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Spot meter wedding dress

gedged Member
edited April 2013 in wedding photography
What should the approach be when the bride is wearing an ivory colored dress? Should it just be treated as if she is wearing a white dress?

Thanks

Comments

  • TrevTrev Moderator
    edited April 2013
    Very small difference really Ged, zoom in on it and just look at LCD after shot, as long as you can see the details you should be right.

    It's not so much the actual color, it's the luminosity of that color and white/ivory are still in the 3/4qtr to full Highlight range so I'd shoot as white.

    I suppose the theory really should be 'light' and not 'white' since as I said, it's in the highlight range of luminosity.

    Of course some brides do wear mid-tone range like a darkish beige so that's pretty close to a zero setting maybe a +1/3rd.

    If working with a light dress and black suit/trousers, just fill frame with equal amounts of the dress and black and zero the meter.

    Trev


  • Neil vNNeil vN Administrator
    I would agree with Trev ... it's such a small difference, I'd treat it like a white dress (or perhaps 1/3 stop less exposure.) Either way, the latitude of your RAW file easily covers that.
  • Neil vNNeil vN Administrator
    And just in case someone wants to know what is involved, here is the original article:
    http://neilvn.com/tangents/2010/10/20/exposure-metering-bride-and-brides-dress/
  • ZenonZenon Member
    I have a question. You mention "spot meter wedding dress". Can you explain how you are spot metering?
  • Zenon - not sure if you are asking how to spot meter the wedding dress (i.e. looking for advice) or how the original poster specifically spot meters... ?

  • ZenonZenon Member
    Spot metering using the camera's light meter or in Canon's case using the FEL (flash exposure lock)? Not sure what Nikon calls that. I'm assuming we are talking about using a flash here?

    I just want to be sure we are talking about the same thing. Not saying this is the case but more than once I have read on other forums people trying to use the camera's light meter to obtain spot metering for flash which has nothing to do with the flash exposure metering system. In Canon's case when you press the FEL the flash fires for a reading. Not like a pre flash like ETTL but an actual flash. Using this the flash metering system meters within the spot flash circle. People like to meter off skin tones using this method but I guess you could apply it to a dress. I'm still leaning to the histogram for that one and I would as Neil and Trev mentioned would not adjust for it and deal with it during PP.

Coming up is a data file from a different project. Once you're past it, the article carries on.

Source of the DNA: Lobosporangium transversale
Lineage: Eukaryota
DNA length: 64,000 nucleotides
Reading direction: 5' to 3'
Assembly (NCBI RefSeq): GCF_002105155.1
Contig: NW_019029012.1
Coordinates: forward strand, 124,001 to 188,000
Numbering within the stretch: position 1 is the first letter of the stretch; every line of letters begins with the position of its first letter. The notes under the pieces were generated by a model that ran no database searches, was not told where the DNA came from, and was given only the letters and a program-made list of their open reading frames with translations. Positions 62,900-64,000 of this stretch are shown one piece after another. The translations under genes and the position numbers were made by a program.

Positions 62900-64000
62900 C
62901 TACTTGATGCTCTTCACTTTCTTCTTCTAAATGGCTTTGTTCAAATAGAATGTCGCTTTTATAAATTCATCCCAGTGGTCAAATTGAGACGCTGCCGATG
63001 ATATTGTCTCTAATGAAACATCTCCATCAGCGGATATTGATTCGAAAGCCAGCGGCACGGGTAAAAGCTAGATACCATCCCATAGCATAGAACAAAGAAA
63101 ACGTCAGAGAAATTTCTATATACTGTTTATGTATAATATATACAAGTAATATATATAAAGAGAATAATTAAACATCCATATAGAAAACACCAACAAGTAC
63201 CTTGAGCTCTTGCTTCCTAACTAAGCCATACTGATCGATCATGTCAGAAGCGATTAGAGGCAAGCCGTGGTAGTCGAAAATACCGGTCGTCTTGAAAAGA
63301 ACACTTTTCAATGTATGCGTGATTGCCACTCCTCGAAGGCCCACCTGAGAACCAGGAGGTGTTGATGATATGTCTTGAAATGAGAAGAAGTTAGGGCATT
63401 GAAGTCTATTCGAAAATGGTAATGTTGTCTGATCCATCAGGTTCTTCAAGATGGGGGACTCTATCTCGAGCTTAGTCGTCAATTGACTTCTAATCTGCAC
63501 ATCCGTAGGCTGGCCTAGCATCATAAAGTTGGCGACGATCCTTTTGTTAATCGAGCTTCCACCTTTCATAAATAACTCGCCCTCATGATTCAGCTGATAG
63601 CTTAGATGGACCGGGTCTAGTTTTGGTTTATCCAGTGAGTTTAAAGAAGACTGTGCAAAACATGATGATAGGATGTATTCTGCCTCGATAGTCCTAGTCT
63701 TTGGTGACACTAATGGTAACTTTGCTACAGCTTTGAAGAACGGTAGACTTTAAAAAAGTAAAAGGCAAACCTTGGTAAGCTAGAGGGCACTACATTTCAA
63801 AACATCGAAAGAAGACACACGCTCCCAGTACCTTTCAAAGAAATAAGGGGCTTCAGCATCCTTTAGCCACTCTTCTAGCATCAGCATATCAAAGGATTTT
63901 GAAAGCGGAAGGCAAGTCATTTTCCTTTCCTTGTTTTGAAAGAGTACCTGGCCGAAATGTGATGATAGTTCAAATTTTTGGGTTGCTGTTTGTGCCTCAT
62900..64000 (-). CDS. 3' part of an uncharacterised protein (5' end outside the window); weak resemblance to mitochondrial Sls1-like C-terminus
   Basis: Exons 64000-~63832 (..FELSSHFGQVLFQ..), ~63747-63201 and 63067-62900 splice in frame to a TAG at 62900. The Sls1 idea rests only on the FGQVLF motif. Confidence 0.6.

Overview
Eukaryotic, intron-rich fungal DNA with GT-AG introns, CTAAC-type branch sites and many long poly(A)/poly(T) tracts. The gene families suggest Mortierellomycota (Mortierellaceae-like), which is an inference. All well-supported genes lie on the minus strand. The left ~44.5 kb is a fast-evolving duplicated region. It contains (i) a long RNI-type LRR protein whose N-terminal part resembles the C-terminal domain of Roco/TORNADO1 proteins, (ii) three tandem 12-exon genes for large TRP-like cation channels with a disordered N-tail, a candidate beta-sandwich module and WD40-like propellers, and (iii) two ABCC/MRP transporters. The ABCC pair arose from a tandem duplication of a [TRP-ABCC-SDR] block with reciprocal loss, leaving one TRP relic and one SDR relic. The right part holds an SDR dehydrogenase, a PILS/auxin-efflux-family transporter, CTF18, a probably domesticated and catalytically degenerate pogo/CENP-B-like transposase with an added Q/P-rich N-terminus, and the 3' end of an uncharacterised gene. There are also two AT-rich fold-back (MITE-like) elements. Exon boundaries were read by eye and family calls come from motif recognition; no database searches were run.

The zone system approach could be applied to whites when using a flash I suppose. crossover37 posted a link. I read all of Ansel's books, had a 4 by 5 field camera and used the zone system for my B&W photography so this was an interesting read. Zones for skin tones is mentioned in that article.

    Thread

    http://neilvn.com/forum/discussion/896/histogram-method-for-metering-in-wedding#Item_9

    Link.

    http://photo.tutsplus.com/tutorials/shooting/understanding-using-ansel-adams-zone-system/
  • CorojoCorojo Member
    edited April 2013
    don't know if your concerns are re: ambient or flash exposures? For ambient we spot meter under Bride's/Groom's eyes and add slight on camera (-1&1/2 to 2 stops) fill (eliminates racoon eyes). Total flash we use an old hand held Minolta Flash Meter 4 that calculates available light/flash ratios. Background needs to be 1 1/2 - 2 stops below. Of course, total bright day exposures require off camera main. We use Quantum TD's w/battery pack or Photogenic Powerlights w/sine wave inverter for larger location groups. Ed K.
  • ZenonZenon Member
    edited April 2013
    I have no concerns using either. I was just curios if the OP was spot metering with the camera's light meter for flash exposures.
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